Van Avermaet Fights End Until the End to Finish Fourth at Paris-Roubaix8. April 2018, Roubaix (FRA) — Road Team
Greg Van Avermaet showed his strength and consistency in the cobbled classics with a strong ride to finish in fourth place at Paris-Roubaix in another tough edition of the Queen of the Classics.
A fast start to the race saw multiple breakaway attempts neutralized before a three-rider move eventually swelled to nine riders that formed the day’s breakaway after almost 50km.
The peloton sat up and allowed the group to gain an advantage of 8’30” before the first of 29 cobbled sectors which started after 93.5km, of the 257km course.
On the approach to the first sector at Troisvilles à Inchy, Stefan Küng crashed and was forced to abandon the race and the bad luck continued for Jürgen Roelandts who was caught up and later had a flat tire before abandoning.
BMC Racing Team’s riders fortunately avoided a big crash in the bunch but were caught behind which saw Van Avermaet stuck in the second group of the peloton when a split formed, while Jempy Drucker managed to make the front selection. Michael Schär, Nathan Van Hooydonck, and Francisco Ventoso rallied around Van Avermaet to bring him back and their solid teamwork saw the groups come back together with 142km to go.
With muddy and slippery cobbles wrecking havoc, Van Avermaet moved up to the front to avoid trouble and managed to avoid many crashes that played out.
Multiple attacks came from the bunch, starting with Philippe Gilbert (Quick-Step Floors) on the Troupe d’Arenberg, and Drucker attacked to bridge to the group forcing the bunch to chase behind and bring the groups back together.
Van Avermaet tested his legs with an acceleration with 55km to go and from there, Peter Sagan (BORA-hansgrohe) attacked to bridge to the remaining three breakaway riders inside the final 60km.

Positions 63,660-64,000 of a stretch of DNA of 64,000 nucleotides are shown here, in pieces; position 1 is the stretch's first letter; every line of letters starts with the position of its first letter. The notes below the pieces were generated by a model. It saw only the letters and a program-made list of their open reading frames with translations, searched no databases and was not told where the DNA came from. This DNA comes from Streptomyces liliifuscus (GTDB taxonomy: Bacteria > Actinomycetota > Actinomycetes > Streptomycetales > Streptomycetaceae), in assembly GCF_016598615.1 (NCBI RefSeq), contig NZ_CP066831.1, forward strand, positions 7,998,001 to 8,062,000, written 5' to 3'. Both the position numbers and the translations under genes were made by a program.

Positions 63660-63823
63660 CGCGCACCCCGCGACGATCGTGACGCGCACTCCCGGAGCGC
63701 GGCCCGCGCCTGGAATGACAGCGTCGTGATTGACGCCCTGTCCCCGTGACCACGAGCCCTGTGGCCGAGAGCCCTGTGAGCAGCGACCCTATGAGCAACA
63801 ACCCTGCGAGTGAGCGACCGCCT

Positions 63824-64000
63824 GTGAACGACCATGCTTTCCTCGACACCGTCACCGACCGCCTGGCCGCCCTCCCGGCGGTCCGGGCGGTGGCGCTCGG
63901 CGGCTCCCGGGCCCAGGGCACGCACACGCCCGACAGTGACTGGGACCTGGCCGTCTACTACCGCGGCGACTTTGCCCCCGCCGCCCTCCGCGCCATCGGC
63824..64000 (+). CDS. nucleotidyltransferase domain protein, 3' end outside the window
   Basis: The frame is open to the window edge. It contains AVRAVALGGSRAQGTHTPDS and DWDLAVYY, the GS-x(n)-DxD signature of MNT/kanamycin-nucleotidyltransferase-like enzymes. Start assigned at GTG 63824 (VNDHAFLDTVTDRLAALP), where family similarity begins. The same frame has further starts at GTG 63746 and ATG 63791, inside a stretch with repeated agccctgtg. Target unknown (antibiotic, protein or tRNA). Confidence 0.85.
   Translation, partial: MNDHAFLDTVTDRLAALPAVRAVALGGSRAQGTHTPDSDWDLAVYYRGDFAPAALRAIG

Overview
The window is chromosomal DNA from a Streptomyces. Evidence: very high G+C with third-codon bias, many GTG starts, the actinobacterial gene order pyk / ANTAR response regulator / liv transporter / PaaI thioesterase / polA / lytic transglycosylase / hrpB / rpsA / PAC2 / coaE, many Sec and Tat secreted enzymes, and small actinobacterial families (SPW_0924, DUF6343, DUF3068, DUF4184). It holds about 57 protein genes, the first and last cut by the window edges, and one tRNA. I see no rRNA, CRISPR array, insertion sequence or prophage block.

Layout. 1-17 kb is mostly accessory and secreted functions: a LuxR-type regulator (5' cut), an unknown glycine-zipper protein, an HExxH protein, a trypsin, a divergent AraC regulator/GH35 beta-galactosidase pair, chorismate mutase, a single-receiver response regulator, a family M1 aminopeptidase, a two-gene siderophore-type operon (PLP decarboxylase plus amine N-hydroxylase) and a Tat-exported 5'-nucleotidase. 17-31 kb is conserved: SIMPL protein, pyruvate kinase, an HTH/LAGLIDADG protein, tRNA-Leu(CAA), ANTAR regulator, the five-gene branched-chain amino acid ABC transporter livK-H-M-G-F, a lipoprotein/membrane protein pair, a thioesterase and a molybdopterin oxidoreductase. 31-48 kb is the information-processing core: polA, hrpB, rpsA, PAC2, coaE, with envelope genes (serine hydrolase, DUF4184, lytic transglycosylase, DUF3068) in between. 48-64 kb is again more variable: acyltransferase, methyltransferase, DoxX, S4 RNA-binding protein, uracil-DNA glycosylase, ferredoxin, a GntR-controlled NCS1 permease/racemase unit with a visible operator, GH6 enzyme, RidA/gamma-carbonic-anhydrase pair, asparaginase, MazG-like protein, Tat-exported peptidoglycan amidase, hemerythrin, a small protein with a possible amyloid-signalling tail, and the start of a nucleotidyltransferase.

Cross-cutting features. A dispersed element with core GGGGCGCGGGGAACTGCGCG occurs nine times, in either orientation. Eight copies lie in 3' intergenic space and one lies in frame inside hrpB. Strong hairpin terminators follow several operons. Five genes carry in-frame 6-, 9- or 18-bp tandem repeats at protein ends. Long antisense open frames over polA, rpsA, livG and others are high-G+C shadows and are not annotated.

Behind, Van Avermaet formed part of a select chase group sitting 40” behind the leaders with 40km to go as they prepared to tackle the final 10 sectors.
Up ahead, Sagan and Silvan Dillier (AG2R La Mondiale) forged on at the front of the race and continued to hold their advantage between 40 seconds and 1’20”.
Despite a strong chase from Van Avermaet and the other chasers, Sagan and Dillier entered the velodrome together and battled in a sprint finish to the line which saw Sagan victorious.
Niki Terpstra (Quick-Step Floors) broke clear of Van Avermaet’s group before entering the velodrome, leaving Van Avermaet to battle and secure fourth place.
Küng has been taken to hospital for an X-ray of his chin and jaw and an update will be provided as soon as possible.
Quotes from the Finish Line
Greg Van Avermaet:
"It was a hard race again. I tried to open up the race I think with some good efforts. It was hard to get away and then Peter Sagan (BORA-hansgrohe) went and then, it was not on us to really make the race hard. From there, I tried to follow and do a good result. I was hoping to catch Peter back but I think he also had a lot of help from Silvan Dillier (AG2R La Mondiale) to really keep his lead. Then, it was more about racing for third place. I am a little bit sad that I am not on the podium because I really wanted to react to everything but when I reacted to Jasper Stuyven (Trek-Segafredo), Niki Terpstra (Quick-Step Floors) then went and my legs were full so it was not possible."